ANTONY and Cleopatra, Shakespeare's tale of passion, war and politics, is relocated to the roaring 20s, with bright young things in sharp suits and sparkly dresses in a glamorous new production by the Scullions.

A talented young company, started by three young men studying an MA in Shakespeare at Bath Spa University, the local company has flourished over the last two years - and this latest production, performed at Swindon Dance at the weekend, is their most ambitious to date.

The transposition to the 1920s was a bold and interesting move, framing this ancient love story in terms of partying aristocrats, coming into collision with the criminal underworld of prohibition America. Even better was the stage set up, in which the audience are seemingly sitting within the action on a level with the actors, like fellow guests at the party and in the private rooms where the action unfolds. The alcohol flows, jazz music plays and the conversation sparkles - but all too soon, violence breaks out.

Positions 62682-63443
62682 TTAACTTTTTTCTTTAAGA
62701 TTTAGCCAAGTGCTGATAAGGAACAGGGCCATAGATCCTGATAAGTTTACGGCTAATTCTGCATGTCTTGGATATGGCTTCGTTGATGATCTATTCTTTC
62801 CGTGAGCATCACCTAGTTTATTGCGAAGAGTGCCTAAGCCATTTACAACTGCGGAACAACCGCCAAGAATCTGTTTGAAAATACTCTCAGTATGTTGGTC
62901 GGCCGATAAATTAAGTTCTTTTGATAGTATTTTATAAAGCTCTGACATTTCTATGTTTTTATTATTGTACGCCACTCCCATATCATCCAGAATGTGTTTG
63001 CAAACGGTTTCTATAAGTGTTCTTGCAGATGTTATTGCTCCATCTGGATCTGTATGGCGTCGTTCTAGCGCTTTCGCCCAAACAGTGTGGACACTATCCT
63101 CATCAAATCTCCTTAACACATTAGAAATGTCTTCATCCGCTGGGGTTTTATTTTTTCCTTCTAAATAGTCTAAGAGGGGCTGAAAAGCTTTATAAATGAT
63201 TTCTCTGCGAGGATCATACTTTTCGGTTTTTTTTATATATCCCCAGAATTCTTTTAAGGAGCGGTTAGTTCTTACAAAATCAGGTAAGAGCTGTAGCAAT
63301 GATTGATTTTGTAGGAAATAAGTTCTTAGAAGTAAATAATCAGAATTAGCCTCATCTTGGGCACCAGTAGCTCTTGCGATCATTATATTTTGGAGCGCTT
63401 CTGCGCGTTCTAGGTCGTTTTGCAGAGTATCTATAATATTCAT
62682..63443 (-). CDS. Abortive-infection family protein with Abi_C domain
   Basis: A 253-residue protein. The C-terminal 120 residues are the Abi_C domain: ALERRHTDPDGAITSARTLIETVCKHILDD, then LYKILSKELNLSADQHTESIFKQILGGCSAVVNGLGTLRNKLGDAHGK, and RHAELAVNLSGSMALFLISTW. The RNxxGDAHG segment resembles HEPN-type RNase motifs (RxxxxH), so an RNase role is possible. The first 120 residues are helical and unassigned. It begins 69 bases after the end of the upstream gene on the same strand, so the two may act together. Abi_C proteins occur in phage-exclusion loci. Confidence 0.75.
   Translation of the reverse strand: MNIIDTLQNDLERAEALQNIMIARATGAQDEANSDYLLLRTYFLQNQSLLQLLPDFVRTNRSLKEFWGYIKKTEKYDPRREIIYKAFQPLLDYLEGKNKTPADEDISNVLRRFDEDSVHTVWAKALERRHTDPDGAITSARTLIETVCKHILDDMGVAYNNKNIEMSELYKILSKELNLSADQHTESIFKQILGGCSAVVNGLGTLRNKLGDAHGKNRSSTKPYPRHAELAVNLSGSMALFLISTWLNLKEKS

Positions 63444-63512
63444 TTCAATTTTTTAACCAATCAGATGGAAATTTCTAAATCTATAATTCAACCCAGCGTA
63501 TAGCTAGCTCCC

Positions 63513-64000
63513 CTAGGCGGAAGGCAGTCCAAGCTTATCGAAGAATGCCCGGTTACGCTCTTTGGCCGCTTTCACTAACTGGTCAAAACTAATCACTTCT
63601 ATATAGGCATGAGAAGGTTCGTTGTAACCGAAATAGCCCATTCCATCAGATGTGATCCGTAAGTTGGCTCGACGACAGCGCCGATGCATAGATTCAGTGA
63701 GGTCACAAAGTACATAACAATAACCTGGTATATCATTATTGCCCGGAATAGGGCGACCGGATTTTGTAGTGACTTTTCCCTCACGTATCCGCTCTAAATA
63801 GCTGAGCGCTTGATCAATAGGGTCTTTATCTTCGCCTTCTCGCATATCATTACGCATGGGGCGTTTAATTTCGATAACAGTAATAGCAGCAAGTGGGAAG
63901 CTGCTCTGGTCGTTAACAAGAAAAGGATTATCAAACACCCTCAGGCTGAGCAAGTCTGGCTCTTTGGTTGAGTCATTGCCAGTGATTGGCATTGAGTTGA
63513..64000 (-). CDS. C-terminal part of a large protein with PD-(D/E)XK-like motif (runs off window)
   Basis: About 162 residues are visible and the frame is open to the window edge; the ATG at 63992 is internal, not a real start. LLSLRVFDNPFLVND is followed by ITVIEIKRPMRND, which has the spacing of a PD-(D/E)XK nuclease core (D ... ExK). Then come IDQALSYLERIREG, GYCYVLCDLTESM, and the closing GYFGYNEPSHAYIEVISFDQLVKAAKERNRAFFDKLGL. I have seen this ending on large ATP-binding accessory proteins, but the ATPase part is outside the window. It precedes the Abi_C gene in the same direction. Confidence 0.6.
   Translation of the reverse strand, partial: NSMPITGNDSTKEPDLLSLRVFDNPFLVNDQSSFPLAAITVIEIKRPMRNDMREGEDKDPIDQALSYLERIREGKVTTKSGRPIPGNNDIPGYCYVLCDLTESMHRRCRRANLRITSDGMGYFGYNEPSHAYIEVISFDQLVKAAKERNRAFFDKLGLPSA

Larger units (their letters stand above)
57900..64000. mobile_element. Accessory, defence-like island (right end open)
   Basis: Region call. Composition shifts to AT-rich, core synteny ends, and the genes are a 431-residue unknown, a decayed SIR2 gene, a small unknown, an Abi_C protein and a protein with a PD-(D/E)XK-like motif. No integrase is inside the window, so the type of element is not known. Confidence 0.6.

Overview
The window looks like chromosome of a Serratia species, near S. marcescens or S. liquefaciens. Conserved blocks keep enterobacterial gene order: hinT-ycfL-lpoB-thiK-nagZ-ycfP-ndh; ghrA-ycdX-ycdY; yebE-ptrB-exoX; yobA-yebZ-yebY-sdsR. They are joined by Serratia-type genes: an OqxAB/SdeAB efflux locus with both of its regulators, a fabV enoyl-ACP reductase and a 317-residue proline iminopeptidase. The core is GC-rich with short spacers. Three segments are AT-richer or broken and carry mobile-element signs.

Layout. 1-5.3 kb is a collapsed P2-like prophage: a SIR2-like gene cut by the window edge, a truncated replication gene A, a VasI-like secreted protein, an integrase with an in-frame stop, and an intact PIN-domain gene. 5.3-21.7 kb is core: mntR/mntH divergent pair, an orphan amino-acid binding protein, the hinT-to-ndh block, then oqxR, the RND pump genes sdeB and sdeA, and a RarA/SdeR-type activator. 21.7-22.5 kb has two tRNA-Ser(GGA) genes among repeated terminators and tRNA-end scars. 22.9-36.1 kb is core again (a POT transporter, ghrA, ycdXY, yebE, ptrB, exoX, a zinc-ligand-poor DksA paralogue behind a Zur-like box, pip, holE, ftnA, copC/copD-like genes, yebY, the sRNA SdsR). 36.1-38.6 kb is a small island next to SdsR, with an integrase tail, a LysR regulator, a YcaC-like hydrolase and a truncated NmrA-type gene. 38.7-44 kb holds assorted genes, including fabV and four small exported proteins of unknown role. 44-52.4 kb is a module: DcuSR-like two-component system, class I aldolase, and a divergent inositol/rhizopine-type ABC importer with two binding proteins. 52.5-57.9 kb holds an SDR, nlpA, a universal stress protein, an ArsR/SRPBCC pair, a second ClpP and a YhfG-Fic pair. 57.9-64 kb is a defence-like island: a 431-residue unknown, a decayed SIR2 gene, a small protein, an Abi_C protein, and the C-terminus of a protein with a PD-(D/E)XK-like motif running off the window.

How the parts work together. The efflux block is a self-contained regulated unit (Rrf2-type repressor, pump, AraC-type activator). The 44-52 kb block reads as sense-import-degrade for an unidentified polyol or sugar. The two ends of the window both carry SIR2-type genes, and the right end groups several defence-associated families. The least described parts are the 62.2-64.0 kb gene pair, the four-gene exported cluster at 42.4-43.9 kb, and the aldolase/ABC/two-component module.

There is plenty of acting talent to admire - actor and director Nicky Cooper is a calm, coldly calculating Octavius Caesar, Phoebe Mulcahy portrays Cleopatra as a stroppy rich girl, and Michael Weston brings an impressive mix of steel and charisma to his portrayal of Mark Antony. Saili Katebe is also quietly compelling as Enobarbus.

The music was occasionally intrusive, and the rendition of some of the dialogue not entirely clear in what can be a difficult play to follow if you are not familiar with it, and from time to time I would have appreciated more stillness on the stage - but do not let this stop you going to see the play when it comes to Shrivenham Memorial Hall on March 15-16.

This is a talented young company with a passion for what they do, the courage to aim high, and a genuine passion for Shakespeare.

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